We have all heard about the World Health Organization declaring that processed meat and red meat are carcinogenic. What we haven’t heard is why the study didn’t look at the correlation between cancer and genetically modified organizations (GMO). The call for such a study is very loud.
Below is a transcript of the video followed by the video itself.
Vegans and PETA rejoiced on Monday when the World Health Organization announced that they were placing processed meats like bacon and hot dogs on the list of items that are “carcinogenic to humans,” putting sausage in the same category as cigarettes and asbestos. Their exhaustive study is most likely correct – we have no reason to doubt it – but they missed one big opportunity.
Where do organic meats come into play? Grass-fed, non-rBGH, non-GMO, ethically slaughtered meats have been argued as much healthier alternatives to the the standard meats sold in America and other countries. Many scientists say they are not only healthier when the animals are alive but that the meat that comes from these animals is better for human consumption.
The trigger for us to ask this question is the link to cancer itself. It is rare to find natural items that are carcinogenic. It’s normally in the manipulations made by men that the carcinogenic effects are created. Few would argue that high red meat consumption can contribute to other ailments such as heart disease whether the meat is organic or not, but for them to contribute to cancer makes us believe that there’s more to the story than just the meat itself.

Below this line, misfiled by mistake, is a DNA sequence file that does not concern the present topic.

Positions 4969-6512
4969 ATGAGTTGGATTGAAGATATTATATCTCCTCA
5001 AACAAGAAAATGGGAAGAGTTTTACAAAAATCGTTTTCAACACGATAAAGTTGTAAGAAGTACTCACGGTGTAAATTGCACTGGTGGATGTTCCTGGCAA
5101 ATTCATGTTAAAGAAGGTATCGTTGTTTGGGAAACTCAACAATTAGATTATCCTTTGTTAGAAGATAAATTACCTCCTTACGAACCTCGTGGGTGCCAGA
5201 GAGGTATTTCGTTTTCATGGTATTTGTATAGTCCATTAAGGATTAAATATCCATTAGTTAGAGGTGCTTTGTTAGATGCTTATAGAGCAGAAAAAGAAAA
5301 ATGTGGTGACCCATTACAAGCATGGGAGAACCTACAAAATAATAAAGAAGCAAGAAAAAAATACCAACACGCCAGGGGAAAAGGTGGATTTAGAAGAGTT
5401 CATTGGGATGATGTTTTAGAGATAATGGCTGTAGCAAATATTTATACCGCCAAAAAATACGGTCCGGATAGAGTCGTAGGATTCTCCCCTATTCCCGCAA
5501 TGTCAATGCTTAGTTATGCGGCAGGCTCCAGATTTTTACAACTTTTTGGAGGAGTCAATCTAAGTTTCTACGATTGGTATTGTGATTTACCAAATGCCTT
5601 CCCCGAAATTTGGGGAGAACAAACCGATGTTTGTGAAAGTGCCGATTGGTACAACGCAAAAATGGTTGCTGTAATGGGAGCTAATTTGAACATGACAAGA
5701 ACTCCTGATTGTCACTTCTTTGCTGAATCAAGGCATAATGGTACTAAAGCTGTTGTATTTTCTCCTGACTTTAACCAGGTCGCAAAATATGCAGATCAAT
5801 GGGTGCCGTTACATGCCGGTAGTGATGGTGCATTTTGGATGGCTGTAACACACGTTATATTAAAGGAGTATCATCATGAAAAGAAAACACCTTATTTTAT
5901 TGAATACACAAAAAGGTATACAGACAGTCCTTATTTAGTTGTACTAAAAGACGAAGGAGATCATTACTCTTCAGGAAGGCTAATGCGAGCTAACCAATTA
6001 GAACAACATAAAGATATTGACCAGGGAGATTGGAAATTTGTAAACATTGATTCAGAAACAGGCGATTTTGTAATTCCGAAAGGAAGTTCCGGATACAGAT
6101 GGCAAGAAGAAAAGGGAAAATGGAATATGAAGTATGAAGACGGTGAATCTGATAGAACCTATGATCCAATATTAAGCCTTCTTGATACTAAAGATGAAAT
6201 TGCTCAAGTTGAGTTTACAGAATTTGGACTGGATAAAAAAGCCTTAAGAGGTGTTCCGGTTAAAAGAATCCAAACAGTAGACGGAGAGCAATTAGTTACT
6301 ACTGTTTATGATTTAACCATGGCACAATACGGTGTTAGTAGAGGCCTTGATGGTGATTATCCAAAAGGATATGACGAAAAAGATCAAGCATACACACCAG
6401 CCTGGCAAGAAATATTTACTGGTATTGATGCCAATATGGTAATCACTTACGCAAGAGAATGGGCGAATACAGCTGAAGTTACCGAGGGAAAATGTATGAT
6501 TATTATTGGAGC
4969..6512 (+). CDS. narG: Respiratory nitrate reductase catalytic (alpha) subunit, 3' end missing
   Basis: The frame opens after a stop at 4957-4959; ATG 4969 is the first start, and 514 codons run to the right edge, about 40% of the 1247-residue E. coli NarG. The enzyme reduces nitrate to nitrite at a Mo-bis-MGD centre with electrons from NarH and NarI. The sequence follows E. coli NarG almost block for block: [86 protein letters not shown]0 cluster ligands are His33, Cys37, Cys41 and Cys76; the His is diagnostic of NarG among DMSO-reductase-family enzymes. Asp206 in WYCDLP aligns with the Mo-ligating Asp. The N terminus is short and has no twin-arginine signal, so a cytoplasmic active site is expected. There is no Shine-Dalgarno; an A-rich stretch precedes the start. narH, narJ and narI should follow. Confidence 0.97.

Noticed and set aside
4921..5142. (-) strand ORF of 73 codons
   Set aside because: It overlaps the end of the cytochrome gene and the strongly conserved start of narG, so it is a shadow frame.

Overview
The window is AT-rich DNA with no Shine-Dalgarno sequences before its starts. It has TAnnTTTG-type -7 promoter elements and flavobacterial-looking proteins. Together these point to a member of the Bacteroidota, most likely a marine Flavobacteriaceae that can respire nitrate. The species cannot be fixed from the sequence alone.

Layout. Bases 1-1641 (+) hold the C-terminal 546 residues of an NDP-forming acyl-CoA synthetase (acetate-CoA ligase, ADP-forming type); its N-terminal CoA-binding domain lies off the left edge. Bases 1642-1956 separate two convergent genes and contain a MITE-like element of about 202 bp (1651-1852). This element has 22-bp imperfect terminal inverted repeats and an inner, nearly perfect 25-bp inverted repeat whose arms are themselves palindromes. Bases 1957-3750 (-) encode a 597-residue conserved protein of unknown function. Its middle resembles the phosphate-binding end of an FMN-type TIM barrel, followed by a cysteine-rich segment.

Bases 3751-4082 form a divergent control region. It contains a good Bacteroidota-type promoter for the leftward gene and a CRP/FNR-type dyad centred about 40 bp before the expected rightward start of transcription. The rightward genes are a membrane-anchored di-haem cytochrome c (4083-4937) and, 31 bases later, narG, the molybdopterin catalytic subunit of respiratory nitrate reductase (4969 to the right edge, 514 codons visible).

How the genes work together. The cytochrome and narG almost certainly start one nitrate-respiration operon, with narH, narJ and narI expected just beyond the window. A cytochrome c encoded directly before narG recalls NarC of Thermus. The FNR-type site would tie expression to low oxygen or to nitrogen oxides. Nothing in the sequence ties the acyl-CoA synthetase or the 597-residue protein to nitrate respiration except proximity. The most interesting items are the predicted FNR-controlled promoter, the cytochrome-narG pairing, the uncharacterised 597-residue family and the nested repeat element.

Colorectal cancer rates have been going down pretty steadily since 1989, the peak of bovine somatotropin use. When public awareness started pushing for more organic foods and proper treatment of animals, the consumption of lower quality beef went down even though the overall consumption numbers remained steady until 2008.
We’re not scientists and we’re relying on the internet for data, which is to say that we have nothing. Unfortunately, we also have nothing from the World Health Organization who chose to ignore the numbers and dive into an incomplete research study to declare their claims. If colorectal cancer numbers have been declining in a time period when red meat consumption was steady but rBGH use was declining, one would think that they would explore the correlation between animals chemically or genetically modified and the increased risks of cancer.
It’s in human manipulation of natural substances that nearly all carcinogens are created. The World Health Organization chose to ignore this fact. One would be hard pressed to not see an agenda at play here.